Introduction: How to Learn Anything Fast
I am interested in learning and memory, so I have been reading books on the topic. I want to learn the 10 key skills needed for future jobs in the shortest time possible. But, I also want to help people in the Strategic Reading Challenge Facebook group to learn them as well. I do not watch television, but I have been watching YouTube videos of the television show, The Voice, and it struck me that the coaches, who are singers, know a lot of songs. How did they learn all the songs? Do singers have special learning techniques they use to memorize lyrics and tunes? What about actors, how do they learn scripts in the shortest time possible? If we study these entertainer we may be able to pick up tips on how learn anything fast?
This is the second post in the series on learning and memory. The first post was a review and summary of Effortless Learning by Tony Roe.
Have you read?
With the burning questions I had about artists learning large amounts of information quickly, I decided to do some research to see if I could discover tips I could borrow and adapt that will make learning skills easier. My research uncovered many learning strategies that singers and actors use, but some were too involved to ask a professional to use. Other strategies would not work when learning most skills. Surprisingly, many of these entertainers use some kind of memorization technique to learn songs and scripts. I did not find any technique I wanted to borrow and adapt, but I kept on looking.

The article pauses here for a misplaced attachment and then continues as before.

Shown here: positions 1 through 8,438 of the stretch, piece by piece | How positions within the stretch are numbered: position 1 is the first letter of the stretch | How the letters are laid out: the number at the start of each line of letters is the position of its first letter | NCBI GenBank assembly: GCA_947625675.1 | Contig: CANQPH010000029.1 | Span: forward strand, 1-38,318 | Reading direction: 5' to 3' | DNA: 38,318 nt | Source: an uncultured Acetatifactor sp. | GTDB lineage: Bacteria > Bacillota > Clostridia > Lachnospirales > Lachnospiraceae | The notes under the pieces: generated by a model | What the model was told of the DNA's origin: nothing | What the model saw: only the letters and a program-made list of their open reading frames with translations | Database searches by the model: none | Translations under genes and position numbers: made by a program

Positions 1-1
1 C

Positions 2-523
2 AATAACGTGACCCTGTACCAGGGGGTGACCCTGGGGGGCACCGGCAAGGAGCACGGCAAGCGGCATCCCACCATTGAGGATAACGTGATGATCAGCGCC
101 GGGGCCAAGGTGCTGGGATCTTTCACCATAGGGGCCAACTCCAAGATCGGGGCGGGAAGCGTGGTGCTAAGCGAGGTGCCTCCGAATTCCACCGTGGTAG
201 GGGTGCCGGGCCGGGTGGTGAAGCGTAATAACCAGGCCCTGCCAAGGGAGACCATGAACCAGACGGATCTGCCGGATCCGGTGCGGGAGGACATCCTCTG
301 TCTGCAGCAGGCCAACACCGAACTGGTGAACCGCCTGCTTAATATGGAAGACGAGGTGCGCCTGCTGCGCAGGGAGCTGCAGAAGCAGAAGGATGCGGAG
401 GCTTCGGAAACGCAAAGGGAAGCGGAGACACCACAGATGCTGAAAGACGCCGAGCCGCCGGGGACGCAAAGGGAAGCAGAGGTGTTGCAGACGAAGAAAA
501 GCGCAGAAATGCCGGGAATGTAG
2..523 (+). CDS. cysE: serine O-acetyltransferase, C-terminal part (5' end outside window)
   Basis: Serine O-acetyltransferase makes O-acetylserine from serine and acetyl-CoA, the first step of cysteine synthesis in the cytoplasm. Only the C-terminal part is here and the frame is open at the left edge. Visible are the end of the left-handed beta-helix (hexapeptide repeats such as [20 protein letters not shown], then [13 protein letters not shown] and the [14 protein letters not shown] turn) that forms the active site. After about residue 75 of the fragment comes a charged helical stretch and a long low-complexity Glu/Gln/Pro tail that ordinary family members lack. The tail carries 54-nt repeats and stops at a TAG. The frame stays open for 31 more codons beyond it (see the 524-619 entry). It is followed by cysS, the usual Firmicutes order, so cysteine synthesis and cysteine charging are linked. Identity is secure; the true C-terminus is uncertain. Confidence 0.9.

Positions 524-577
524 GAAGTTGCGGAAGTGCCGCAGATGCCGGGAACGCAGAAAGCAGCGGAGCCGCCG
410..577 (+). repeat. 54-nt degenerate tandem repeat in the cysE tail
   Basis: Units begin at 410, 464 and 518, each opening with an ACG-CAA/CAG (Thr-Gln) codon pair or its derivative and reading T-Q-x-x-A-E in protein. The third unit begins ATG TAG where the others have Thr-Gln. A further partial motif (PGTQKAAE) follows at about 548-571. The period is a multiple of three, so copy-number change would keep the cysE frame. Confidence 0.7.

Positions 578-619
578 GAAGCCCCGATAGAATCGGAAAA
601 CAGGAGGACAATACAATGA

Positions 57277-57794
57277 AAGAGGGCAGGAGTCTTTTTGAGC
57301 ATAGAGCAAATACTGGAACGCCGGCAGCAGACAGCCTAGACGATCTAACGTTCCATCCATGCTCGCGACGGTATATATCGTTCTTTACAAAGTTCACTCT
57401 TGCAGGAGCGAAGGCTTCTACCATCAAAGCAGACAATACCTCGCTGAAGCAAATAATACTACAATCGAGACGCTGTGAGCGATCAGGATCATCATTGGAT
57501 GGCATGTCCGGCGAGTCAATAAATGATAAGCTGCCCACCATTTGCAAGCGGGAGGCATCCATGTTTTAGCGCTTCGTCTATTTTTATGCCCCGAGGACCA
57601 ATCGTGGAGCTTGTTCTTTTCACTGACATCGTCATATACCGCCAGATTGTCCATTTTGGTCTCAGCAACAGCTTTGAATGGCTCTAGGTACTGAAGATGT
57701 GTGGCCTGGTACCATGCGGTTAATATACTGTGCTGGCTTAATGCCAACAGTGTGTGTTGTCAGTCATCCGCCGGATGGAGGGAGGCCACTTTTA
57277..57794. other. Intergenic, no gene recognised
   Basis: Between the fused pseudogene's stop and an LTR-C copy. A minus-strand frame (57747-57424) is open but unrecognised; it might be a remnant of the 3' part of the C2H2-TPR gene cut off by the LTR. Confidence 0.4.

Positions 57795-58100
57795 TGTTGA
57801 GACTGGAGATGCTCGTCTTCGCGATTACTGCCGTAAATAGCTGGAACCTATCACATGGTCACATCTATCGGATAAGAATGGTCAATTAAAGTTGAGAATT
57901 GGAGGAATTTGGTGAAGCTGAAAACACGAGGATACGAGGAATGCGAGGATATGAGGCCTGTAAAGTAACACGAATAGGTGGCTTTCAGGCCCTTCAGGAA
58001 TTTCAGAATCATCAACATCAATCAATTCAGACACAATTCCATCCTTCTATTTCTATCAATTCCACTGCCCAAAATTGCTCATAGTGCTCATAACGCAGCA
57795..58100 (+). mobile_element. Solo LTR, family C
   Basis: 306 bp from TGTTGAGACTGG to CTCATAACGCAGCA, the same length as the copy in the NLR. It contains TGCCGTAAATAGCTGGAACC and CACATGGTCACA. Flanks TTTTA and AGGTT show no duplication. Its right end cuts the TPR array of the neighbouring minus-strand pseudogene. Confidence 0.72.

Professor Helga Noice Studies How Actors Memorize Their Lines
Eventually I came across an article that mentioned a study Helga Noice, a professor of psychology at Elmhurst College in Illinois conducted. She spent over 20 years investigating the question, how actors memorize their lines. Her findings will help anyone who has to remember large amounts of information. Noice discovered that most actors do not memorize their lines the way you would expect them to, which was a surprising find.
Instead, they read the script over and over again, looking for that one line that ties the story together. They refer to it as a “throughline”. Actors pay close attention to the script to get insights into who characters are; the situations and relationships; why they do what they do, what they say, and why they say what they say. This makes perfect sense to me since the best actors become the character’s persona. And as they go through the script over and over at the micro level, trying to get to the heart and soul of it, memorization automatically happens.
What Actors Can Teach Us About Memory and Learning
“Actors pay minute attention to every snatch of dialogue because each word offers a hint of the speaker’s motivations and desires. As they engage in this “micro-level” processing of the material, Noice notes, memorization of the lines just happens: “At no time did the actors attempt to memorize the words directly, but rather tried to discern why the character would use those particular words to express that particular thought.”
Acting is not simply reciting the script. Actors bring emotion, feelings, and movement that complement the words in the script. There are three things at play here – deep processing, physical movement, and emotional associations.
When I read what actors do to memorize scripts, I had an aha moment. To learn a skill, you have to understand the structure of the skill, which holds everything together. Why are you reading the book? What is the author’s purpose for writing the book? To get the most from reading book, your purpose for reading must align with the authors’ purpose for writing the book. The primary idea in the book explains the secondary and peripheral ideas. To acquire knowledge, take ownership of primary ideas, because they are the key to understanding the other ideas.